In the Footsteps of Abraham Ulrikab: The events of 1880-1881
by France Rivet
Translation of Abraham's and Johan Adrian Jacobsen's diaries by Hartmut Lutz
344 pages / 100 photographs
Hoping to improve his family’s living conditions, in August 1880, Abraham, a 35-year-old Inuk living in the small community of Hebron in Northern Labrador, agreed to head to Europe to become the latest “exotic” attraction in the ethnographic shows organized by Carl Hagenbeck, a menagerie owner and pioneer of 'human zoos.' Accompanied by his wife, their two young daughters, and a few countrymen, the group of eight was exhibited in zoos in Hamburg, Berlin, Prague, Frankfurt, Darmstadt, Krefeld and Paris. Very soon, the Inuit realized their coming to Europe was a mistake and they longed to return home to Labrador.
"It is too long until the year is over because we would very much like to return to our country, because we are unable to stay here forever, yes indeed, it is impossible!," wrote Abraham in the diary he kept during his journey.
Sadly, none of the Inuit saw their homeland again, all were killed by smallpox less than four months after setting foot in Europe.
Based on four years of research, the book In the Footsteps of Abraham Ulrikab finally reveals the truth about the fate of the Inuit’s remains, and brings to light an opportunity to change the course of history: 134 years after the death of Abraham, Maria, Nuggasak, Paingu, Tigianniak, Tobias, Sara and Ulrike, their wish to come home to Labrador could eventually become a reality!
The historical account will enable you to:
- Follow the Inuit's journey step by step from them being recruited in Labrador to their death in Europe.
- Discover how their remains ended up in museums and whether or not these remains were exhibited in Paris.
- Read Abraham's own moving words. Of the 35,000 individuals who were exhibited in Europe from the 1870s to the 1930s, Abraham is one of a handful to have left notes describing his experience as an "exhibit." See these 19th century "human zoos" from the perspective of someone who, contrary to what the Europeans were expecting, was literate, educated and could reflect on these civilized people.
- Understand the events through the writings of the main actors of the 19th century: Johan Adrian Jacobsen; the journalists who reported on the Inuit's tour; the members of the Moravian community who opposed Abraham's departure or who visited him at the Berlin zoo; the anthropologists who studied the Inuit either before or after their death; the physicians who admitted the Inuit to the Paris hospital or performed the autopsies; the police officials who authorized the exhumation of the remains, etc.
- Read the full report of the commission of inquiry into the Inuit's death. Discover their conclusions as to where the Inuit were infected by smallpox, what could have been done to prevent their contamination, and who was to blame.
- Put faces on most of the individuals who had a role to play in the Inuit's story through the 100 photos and illustrations contained in the book.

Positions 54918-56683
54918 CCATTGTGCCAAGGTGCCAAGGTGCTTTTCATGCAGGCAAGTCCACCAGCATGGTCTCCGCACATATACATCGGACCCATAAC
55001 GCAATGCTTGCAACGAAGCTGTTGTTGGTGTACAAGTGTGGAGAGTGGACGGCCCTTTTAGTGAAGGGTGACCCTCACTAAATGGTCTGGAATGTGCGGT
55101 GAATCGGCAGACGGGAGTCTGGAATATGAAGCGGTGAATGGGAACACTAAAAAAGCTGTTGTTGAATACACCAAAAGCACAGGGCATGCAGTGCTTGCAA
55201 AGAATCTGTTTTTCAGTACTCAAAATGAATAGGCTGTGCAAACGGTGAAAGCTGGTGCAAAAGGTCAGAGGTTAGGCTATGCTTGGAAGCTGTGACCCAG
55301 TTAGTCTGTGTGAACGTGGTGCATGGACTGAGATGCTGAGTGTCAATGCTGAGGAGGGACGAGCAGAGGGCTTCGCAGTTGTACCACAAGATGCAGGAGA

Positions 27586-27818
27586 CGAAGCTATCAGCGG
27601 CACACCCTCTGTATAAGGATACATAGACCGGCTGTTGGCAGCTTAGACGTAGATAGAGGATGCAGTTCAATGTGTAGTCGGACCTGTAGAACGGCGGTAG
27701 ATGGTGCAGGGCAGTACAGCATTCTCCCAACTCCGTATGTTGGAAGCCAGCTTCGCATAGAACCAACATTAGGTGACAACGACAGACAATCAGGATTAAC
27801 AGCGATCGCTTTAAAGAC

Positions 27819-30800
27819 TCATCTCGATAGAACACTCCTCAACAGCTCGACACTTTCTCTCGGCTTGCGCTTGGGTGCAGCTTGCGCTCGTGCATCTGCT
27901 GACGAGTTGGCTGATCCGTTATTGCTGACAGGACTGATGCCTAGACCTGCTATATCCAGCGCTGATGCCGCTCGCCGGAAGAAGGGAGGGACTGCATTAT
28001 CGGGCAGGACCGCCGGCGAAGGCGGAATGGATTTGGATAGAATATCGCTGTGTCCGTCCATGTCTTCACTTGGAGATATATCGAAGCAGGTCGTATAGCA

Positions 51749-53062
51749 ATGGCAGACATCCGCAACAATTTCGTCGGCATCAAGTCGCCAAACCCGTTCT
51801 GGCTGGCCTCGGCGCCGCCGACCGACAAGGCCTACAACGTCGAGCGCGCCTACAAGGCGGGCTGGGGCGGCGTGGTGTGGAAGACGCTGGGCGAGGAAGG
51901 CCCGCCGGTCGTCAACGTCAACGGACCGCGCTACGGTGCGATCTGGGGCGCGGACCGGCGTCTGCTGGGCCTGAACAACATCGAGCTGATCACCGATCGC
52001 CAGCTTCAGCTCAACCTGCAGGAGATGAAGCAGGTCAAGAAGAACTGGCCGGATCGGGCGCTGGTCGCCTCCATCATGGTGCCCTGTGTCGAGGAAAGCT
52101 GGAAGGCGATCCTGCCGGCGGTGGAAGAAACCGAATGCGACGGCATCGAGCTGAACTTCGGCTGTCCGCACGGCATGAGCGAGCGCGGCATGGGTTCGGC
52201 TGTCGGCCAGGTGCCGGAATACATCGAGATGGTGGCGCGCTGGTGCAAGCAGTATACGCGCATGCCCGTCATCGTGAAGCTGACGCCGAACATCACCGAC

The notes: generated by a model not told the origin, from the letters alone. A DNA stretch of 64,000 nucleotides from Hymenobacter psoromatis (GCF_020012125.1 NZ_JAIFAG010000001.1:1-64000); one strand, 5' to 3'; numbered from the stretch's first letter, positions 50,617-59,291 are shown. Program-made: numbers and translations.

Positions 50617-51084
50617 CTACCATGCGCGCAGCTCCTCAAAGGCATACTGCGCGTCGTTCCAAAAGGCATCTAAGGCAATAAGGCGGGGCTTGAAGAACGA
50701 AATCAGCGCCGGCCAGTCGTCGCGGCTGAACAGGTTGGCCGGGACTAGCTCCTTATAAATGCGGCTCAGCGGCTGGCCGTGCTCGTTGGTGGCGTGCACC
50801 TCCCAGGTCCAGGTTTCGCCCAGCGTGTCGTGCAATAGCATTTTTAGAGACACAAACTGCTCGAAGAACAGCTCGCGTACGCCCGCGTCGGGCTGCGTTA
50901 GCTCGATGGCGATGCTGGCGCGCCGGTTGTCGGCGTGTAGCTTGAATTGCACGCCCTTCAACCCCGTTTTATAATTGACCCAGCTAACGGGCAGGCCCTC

WHAT THEY SAID ABOUT IN THE FOOTSTEPS OF ABRAHAM ULRIKAB
Congratulations on your book [...] What I really like about it, apart from the good research and documentation, as well as the pictures introducing all persons and places involved, is the fact that you present the historical facts from all sides, but do not judge.
Dr. Hilke Thode-Arora, anthropologist, specializing in ethnographic shows in the colonial period, Munich, Germany
I wanted to congratulate you most sincerely for the work you did on Abraham Ulrikab. If it had been a PhD thesis, I would have gladly granted you the Cum Laude designation. Of all the studies I have read about the Jardin d'acclimatation's 'visitors,' yours is the most thorough and by far the best. (Translation of the original text in French)
Gérard Lévy, Expert-merchant – photography from its origins to 1940 (specializing in the exhibitions held at the Jardin d’acclimatation), Paris, France
It's really a very comprehensive work with references that leave us speechless. [...] Congratulations, France! In your own way, you have allowed for the truth to be known and for the Inuit community to get back a part of its history. (Translation of the original text in French)
Raymonde Arsenault, Maria, Quebec
I finished reading In the footsteps of Abraham Ulrikab and it was a pleasure to follow the Inuit's journey. It was indeed very interesting, although a little disturbing sometimes. But realizing that this was the way to do things at the time, I am pleased that a century later, and in some respects, humanity nonetheless somewhat evolved.
I was also impressed by the amount of work, research and trips you made to gather all this information which you transmit to us so generously in your book. I thank you. (Translation of the original text in French)
Louise R., Gatineau, Quebec
This book can be ordered from your favorite bookstore. The English version also available in the EPUB format through several online retailers.
Also available in French.
Book's Facebook Page: @InTheFootstepsofAbrahamUlrikab
For more information or to see the press coverage Abraham's story has received: